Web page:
Having just purchased an incredibly good milkshake from a local shop (custard milkshake, if you must know), and having just missed out on a free brand new picture frame that was sitting presumptuously outside, I thought it would be best to make public this rather simple work I put together last year on the history of our great town.
(Please, worthy and most kind reader, accept it for what it is; a work I wrote for personal enjoyment and interest, and had not planned at the time to put on this blog, even after enjoying an exceptional milkshake.) I pray you read and enjoy; its form is that of a rhetoric spoken by a guide as he travels around the town – there is some very interesting history I missed since I did not want to go too deeply and bore people, which I may make several blog posts about another time.
Until next time, fair reader.
The Gentle Rambler: or a Short History of Aberystwyth
Presented in Prose, as Conversed and Explained by a Guide
Part 1: the Harbour Bridge looking toward the Town
Countryman: Excuse me, Sir, I come by this place that I might perhaps explore this town that I have heard so much about, and perhaps you would be kind enough to tell me the way about it, since you look like you know the place?
Gentle Rambler: Why, for sure Sir, I know this place well, and I could indeed tell you the way about that you might explore it, but it so happens I am somewhat of a guide myself.
C: A guide? And you would show me about this place?
GR: It is true, sir, though I have less time than I would like, perhaps you would allow me to show you some of this place and its history as far as I understand it, and then you might yourself get some more enjoyment from your own exploration.
C: That would be very kind of you, sir, but why so eager to help a stranger, may I ask?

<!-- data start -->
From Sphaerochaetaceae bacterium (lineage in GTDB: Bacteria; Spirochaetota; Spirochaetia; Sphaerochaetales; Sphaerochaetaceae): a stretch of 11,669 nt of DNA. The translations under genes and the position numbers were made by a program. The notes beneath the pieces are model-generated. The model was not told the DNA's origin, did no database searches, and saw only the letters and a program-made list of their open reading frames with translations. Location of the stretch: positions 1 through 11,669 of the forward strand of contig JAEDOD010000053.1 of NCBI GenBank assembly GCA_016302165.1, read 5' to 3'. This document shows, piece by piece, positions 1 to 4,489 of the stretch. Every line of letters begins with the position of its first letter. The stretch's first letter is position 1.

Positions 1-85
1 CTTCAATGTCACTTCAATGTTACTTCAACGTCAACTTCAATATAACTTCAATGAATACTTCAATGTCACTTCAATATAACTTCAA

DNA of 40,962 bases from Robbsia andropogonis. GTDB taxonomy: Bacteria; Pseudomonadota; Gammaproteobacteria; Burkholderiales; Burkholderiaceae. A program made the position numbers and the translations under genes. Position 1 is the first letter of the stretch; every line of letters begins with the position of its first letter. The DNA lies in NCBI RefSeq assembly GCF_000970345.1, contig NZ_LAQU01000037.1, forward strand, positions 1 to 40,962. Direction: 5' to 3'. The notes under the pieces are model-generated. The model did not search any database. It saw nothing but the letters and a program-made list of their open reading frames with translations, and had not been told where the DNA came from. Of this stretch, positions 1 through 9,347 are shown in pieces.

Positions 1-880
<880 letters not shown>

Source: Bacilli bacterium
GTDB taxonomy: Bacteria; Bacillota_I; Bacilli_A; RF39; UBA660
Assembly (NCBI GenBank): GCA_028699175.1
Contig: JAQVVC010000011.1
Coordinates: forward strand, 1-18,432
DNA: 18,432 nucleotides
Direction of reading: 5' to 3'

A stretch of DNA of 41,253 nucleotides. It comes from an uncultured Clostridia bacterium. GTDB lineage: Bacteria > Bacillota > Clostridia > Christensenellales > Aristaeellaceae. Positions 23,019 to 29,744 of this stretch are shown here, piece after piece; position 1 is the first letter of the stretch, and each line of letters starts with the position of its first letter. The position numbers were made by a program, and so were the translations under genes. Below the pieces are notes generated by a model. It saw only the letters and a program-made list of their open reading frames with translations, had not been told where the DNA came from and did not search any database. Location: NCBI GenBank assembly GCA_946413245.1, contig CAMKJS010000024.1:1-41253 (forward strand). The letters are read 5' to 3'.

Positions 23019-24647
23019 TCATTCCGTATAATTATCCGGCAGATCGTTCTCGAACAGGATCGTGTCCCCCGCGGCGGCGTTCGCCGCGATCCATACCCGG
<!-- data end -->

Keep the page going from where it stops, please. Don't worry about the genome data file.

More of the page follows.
GR: This town was made and surely only survived by being welcoming to all, and I hope that with that spirit I might welcome you and introduce you to this great place.
C: And how do you mean that then, my guide?
GR: Unlike many Welsh Medieval towns founded by Englishmen, Aberystwyth survived through allowing anyone to live here, meaning that the Normans who founded the current town became citizens of Wales rather than rulers of it. However, allow me to begin from the very start of settlements in this place; there have been many different peoples living around this place throughout time, and I think that to know this town you should surely know how it and its predecessors came to be made.
C: For sure, then do go on.
GR: Back during the rise of man, in the stone ages and days when we were a nomadic species, this place was commonly a hunting and camping ground for those people. The sea that you see today was much further out, in fact before twelve thousand years ago it was no more than a mere channel, and beyond thirteen thousand years ago it would have been possible to cross to Ireland with little effort. So, since the beginning of man’s ‘modern’ exploration of this place, the area around here has been a rich and plentiful place.
C: Indeed, I can imagine so, but surely there was no settlement then, so that is no beginning to this town.
GR: Too true, and it was not until long after the stone ages had finished that any lasting structure came to be built near here, it stood on that hill you see behind us, Dinas Maelor, when in the Bronze Age a burial mound for a great warlord was raised on the hill’s southern slope. And, though it was no settlement itself, it attracted people to it so that they could remember their ancestors who had ruled this place.
C: And they lived here?